1329:     change that datasource's RDF graph.</p>
                   1330:     <h4><a name="77092"></a> Assertion and removal</h4>
                   1331:     <p>Recall from the 
                   1332:     <!--INDEX triples:nsIRDFDataSource interface --> <a href=
                   1333:     "#77065">"RDF triples: subject, predicate, and object</a>"
                   1334:     section, earlier in this chapter, that triples are RDF
                   1335:     statements in which the relationship between the subject,
                   1336:     predicate, and object is more strictly defined. In the
                   1337:     interface code, a triple's elements are all typically defined
                   1338:     as resources rather than plain URIs, which means they can be
                   1339:     asserted into a datasource in the particular sequence that
                   1340:     makes them meaningful as parts of a triple:</p>
                   1341: <pre>
                   1342: rootSubject = RDF.GetResource('urn:root');
                   1343: predicate = RDF.GetResource('<a href=
                   1344: "http://books.mozdev.org/rdf">http://books.mozdev.org/rdf</a>#chapters');
1.1       david    1345: object = RDF.GetResource('Chapter1');
1.9       petejc   1346: datasource.Assert(rootSubject,predicate,object,true);
                   1347: </pre>
                   1348:     <p>Once you assert the statement's elements into the datasource
                   1349:     in this way, the datasource contains the triple. The
                   1350:     <tt>truth</tt> value parameter in the last slot indicates that
                   1351:     the given node is "locked" and thus cannot be overwritten.</p>
                   1352:     <p>Removing a triple from the datasource is as easy as adding
                   1353:     it. If you try to remove a triple that doesn't exist, your
                   1354:     request is ignored and no error messages are raised. To
                   1355:     unassert a triple in the datasource, use:</p>
                   1356: <pre>
                   1357: rootSubject = RDF.GetResource('urn:root');
                   1358: predicate = RDF.GetResource('<a href=
                   1359: "http://books.mozdev.org/rdf">http://books.mozdev.org/rdf</a>#chapters');
1.1       david    1360: object = RDF.GetResource('Chapter8');
1.9       petejc   1361: datasource.Unassert(rootSubject,predicate,object);
                   1362: </pre>
                   1363:     <h4><a name="77093"></a> Changing values</h4>
                   1364:     <p>Changing values <!--INDEX literals:values, changing --> 
                   1365:     <!--INDEX datasources:values, changing --> in a datasource is
                   1366:     also very easy. Assert and change a literal in the datasource
                   1367:     as follows:</p>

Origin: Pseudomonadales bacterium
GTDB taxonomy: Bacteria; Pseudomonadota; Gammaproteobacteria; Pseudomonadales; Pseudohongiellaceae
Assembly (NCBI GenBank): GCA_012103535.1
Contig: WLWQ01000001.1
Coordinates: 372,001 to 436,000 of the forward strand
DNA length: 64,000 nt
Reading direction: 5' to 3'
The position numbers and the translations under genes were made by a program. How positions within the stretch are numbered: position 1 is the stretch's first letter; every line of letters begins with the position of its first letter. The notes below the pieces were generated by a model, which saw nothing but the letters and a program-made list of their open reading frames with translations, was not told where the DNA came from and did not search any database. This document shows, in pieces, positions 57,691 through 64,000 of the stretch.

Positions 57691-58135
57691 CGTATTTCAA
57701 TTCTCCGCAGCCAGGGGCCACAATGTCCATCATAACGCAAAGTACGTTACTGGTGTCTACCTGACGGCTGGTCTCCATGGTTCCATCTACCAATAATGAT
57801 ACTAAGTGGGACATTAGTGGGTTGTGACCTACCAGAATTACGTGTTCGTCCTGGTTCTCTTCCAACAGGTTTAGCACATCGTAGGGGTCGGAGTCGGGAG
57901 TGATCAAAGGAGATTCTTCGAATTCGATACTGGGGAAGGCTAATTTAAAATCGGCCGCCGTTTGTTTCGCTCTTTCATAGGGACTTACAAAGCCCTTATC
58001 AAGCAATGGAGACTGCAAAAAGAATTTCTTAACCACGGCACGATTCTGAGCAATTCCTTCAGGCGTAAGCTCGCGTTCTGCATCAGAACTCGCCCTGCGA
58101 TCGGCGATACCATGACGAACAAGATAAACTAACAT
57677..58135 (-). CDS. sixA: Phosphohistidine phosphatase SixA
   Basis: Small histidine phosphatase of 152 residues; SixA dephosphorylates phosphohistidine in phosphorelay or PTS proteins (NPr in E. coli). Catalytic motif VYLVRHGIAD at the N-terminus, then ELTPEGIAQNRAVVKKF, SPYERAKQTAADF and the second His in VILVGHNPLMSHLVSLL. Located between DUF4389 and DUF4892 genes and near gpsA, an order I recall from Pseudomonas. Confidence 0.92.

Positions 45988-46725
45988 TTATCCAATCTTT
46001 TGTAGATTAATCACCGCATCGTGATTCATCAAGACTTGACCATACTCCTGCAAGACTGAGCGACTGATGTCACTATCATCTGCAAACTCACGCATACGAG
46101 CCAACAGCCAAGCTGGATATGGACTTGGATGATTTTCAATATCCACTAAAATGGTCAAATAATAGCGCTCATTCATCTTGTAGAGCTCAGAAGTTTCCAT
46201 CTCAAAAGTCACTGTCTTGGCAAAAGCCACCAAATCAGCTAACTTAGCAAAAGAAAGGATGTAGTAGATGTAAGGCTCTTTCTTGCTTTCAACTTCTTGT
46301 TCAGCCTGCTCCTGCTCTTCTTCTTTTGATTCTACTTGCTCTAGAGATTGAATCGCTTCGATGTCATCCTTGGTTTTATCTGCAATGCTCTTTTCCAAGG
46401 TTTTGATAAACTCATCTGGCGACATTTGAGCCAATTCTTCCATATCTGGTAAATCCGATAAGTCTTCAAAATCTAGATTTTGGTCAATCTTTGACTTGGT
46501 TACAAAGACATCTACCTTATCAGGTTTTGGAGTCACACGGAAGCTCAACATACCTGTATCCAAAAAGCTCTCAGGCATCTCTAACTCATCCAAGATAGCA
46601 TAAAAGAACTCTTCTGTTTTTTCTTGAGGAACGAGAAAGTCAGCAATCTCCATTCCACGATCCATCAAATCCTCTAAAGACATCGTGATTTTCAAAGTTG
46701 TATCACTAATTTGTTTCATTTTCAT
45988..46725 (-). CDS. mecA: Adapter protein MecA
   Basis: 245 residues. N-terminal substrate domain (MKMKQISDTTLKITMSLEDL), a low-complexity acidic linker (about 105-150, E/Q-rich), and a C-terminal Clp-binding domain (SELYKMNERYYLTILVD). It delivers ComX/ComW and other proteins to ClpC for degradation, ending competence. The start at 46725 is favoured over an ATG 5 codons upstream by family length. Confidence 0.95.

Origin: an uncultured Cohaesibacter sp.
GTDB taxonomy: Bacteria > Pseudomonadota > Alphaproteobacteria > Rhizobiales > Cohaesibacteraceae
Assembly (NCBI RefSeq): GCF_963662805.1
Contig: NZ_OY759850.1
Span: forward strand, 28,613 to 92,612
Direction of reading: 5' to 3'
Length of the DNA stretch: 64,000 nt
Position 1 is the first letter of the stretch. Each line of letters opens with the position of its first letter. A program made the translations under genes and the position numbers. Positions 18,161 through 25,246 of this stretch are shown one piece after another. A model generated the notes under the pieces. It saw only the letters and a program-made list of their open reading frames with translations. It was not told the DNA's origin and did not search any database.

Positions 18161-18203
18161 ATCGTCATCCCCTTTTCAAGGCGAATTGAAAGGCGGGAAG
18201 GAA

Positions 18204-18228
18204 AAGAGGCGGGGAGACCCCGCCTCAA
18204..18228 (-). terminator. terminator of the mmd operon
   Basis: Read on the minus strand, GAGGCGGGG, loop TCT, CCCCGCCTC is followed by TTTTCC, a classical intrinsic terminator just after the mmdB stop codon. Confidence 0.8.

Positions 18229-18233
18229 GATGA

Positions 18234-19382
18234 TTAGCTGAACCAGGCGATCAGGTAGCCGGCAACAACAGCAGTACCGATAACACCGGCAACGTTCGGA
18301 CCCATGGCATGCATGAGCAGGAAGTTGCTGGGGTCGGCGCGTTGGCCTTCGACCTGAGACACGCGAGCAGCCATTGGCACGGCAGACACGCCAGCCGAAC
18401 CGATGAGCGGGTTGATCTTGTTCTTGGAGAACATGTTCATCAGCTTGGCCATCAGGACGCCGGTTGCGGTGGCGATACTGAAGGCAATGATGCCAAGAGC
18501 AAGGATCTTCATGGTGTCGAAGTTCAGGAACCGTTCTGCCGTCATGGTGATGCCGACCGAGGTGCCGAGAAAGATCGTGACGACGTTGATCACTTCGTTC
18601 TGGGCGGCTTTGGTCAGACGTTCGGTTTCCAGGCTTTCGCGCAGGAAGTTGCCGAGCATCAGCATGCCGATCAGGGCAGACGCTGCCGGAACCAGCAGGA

1368: <pre>
                   1369: subject = RDF.GetResource('Chapter1');
                   1370: predicate = RDF.GetResource('<a href=
                   1371: "http://books.mozdev.org/rdf">http://books.mozdev.org/rdf</a>#title');
1.1       david    1372: object = RDF.GetLiteral('Mozilla as a Platform');
                   1373: datasource.Assert(subject,predicate,object,true);
                   1374: newObject = RDF.GetLiteral('Mozilla is a cool Platform!');
1.9       petejc   1375: datasource.Change(subject,predicate,newObject,);
                   1376: </pre>
                   1377:     <p>If working with triples seems hard in the template
                   1378:     generation, their use in these examples-where adding to and
                   1379:     changing the parts is so easy-may make things clearer.</p>
                   1380:     <h4><a name="77094"></a> Moving triples</h4>
                   1381:     <p>Moving a triple <!--INDEX triples:moving --> in a datasource
                   1382:     also requires some simple code. This example moves the asserted
                   1383:     triple in the previous section:</p>
                   1384: <pre>
                   1385: newSubject = RDF.GetResource('Chapter99');
1.1       david    1386: // Moving from Chapter1 to Chapter99
1.9       petejc   1387: datasource.Move(subject,newSubject,predicate,object);
                   1388: </pre>
                   1389:     <h4><a name="77095"></a> HasAssertion</h4>
                   1390:     <p>This next example <!--INDEX HasAssertion function --> checks
                   1391:     if the previous statement still exists in the datasource.</p>
                   1392: <pre>
                   1393: datasource.HasAssertion(newSubject,predicate,object,true);
                   1394: </pre>
                   1395:     <p>This function is useful when you create new statements and
                   1396:     resources and want to make sure you are not overwriting
                   1397:     pre-existing resources.</p>
                   1398:     <h4><a name="77096"></a> GetTarget</h4>
                   1399:     <p>The <tt><!--INDEX GetTarget method --> GetTarget</tt> method
                   1400:     returns the resource's property value (i.e., the object). Given
                   1401:     the RDF statement "(Eric) wrote (a book)," for example, the
                   1402:     <tt>GetTarget</tt> method would input "Eric" and "wrote" and
                   1403:     get back the object "a book." Once again, the example code is
                   1404:     based on the previous examples:</p>
                   1405: <pre>